The general construction of a magnetic disk drive will be described to facilitate understanding features of embodiments of the present invention.

FIG. 1 is an exploded perspective view of a magnetic disk drive 10 related with an embodiment. A magnetic disk 11, namely, a data storage medium, is a nonvolatile recording disk having a magnetic layer to be magnetized for data recording. A base 12 has an open upper end covered with a cover 13 fastened to the base 12 with a gasket (not shown) held between the base 12 and the cover 13. Thus, a disk enclosure is formed. The component parts of the magnetic disk drive 10 are contained in an airtight fashion in the disk enclosure. A spindle motor 30 is attached to the base 12. The magnetic disk 11 is fastened to the spindle motor 30 by a clamp 14. The magnetic disk 11 is driven for rotation at a predetermined angular velocity (velocity) by the spindle motor 30. The magnetic disk 11 remains stationary while the magnetic disk drive 10 is not in operation. An actuator 50 holds and moves a head gimbals assembly (HGA)40 (see FIG. 2). The actuator 50 is held for swinging by a pivot assembly 51 including a shaft supported in a bearing. Indicated at 53 is a voice coil motor (VCM), and at 57 is a ramp on which is held a head slider 41 (see FIG. 2) retracted from a position above the surface of the magnetic disk 11 upon the stop of the rotating magnetic disk 11.

FIG. 2 is a plan view of the magnetic disk drive 10 with the cover thereof removed in a state in which the actuator 50 is stopped, namely, a state in which the actuator 50 is unloaded. The upper yoke of the VCM 53 is removed to facilitate understanding of the construction of the actuator 50.

Indicated at 40 is a HGA provided with a magnetic head (not shown) for performing writing or reading of the input-output data with a host computer, to or from the magnetic disk. The magnetic head is provided with a recording device for converting electric signals representing data to be written to the magnetic disk 11 into corresponding magnetic fields and a reproducing device for converting magnetic fields created by the magnetic disk 11 into corresponding electric signals which are formed in a unit. The recording device and the reproducing device may be separately formed. Embodiments of the present invention are applicable also to a magnetic disk drive provided with only either of a recording device and a reproducing device. The magnetic head is formed on a side surface of the head slider 41. The head slider 41 is attached to a suspension 42 to form the HGA 40.

The electric signals are transmitted through a signal transmission channel formed in a flexible cable 45 attached to the actuator 50. A temperature sensor (not shown) is attached to a part of the flexible cable 45 to measure temperature inside the disk enclosure.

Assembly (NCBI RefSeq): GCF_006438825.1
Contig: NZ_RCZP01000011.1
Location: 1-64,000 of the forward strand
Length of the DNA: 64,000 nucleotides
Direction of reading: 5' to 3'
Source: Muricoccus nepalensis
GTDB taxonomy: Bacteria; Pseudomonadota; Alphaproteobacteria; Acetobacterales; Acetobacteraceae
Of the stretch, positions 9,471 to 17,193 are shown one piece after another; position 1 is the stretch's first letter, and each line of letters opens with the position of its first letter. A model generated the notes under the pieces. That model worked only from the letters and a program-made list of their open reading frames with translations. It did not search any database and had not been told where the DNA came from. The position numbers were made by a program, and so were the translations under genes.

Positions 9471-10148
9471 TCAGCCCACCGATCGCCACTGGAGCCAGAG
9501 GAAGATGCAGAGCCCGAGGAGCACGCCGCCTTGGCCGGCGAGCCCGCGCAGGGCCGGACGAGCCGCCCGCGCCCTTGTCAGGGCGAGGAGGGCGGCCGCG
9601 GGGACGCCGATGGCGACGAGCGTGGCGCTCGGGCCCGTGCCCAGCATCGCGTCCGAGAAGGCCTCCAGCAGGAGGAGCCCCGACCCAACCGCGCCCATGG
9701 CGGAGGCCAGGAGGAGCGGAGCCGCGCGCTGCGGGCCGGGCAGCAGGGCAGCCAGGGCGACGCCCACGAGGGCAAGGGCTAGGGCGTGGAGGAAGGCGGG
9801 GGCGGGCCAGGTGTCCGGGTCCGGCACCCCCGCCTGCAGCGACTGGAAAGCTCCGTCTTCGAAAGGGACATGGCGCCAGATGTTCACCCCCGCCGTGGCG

The actuator 50 has a carriage 52 and the voice coil motor (VCM) 53, namely, a driving mechanism. The carriage 52 includes the HGA 40, an arm 54 and a coil support 55 arranged and connected in that order from a tip part provided with the head slider 41. The suspension 42 supports the head slider 41 at a point by a dimple (not shown) formed in a surface thereof facing the magnetic disk 11.

The coil support 55 holds a flat coil 56 thereon such that the flat coil 56 lies between magnets attached to the VCM 53.

A tab (not shown) is formed at the tip of the suspension 42. The tab moves onto the ramp 57 to separate the head slider 41 from the magnetic disk 11. The ramp 57 is disposed close to the circumference of the magnetic disk d11 and is attached to the bottom wall or a side wall of the base 12.

The VCM 53 swings the actuator 50 on the pivot assembly 51 according to drive signals given by a VCM driver, namely, a drive circuit, to the flat coil 56 to move the head slider 41 above the recording surface of the magnetic disk 11. The VCM 53 can move the head slider 41 from a position above the recording surface of the magnetic disk onto the ramp 57.

To write data to or to read data from the magnetic disk 11, the actuator 50 moves the head slider 41 to place the slider 41 above the data area in the surface of the rotating magnetic disk 11. As the actuator 50 swings, the head slider 41 moves above the recording surface of the magnetic disk 11 in a direction parallel to the radius of the magnetic disk 11. Thus the head slider 41 can be located at a position corresponding to a desired track on the magnetic disk 11. A pressure generated by the agency of the viscosity of air in a space between the floating surface of the head slider 41 facing the magnetic disk 11 and the surface of the rotating magnetic disk 11 counterbalances a pressure applied by the suspension 42 toward the magnetic disk 11 to keep the head slider 41 flying above the magnetic disk 11 at a fixed height from the magnetic disk 11.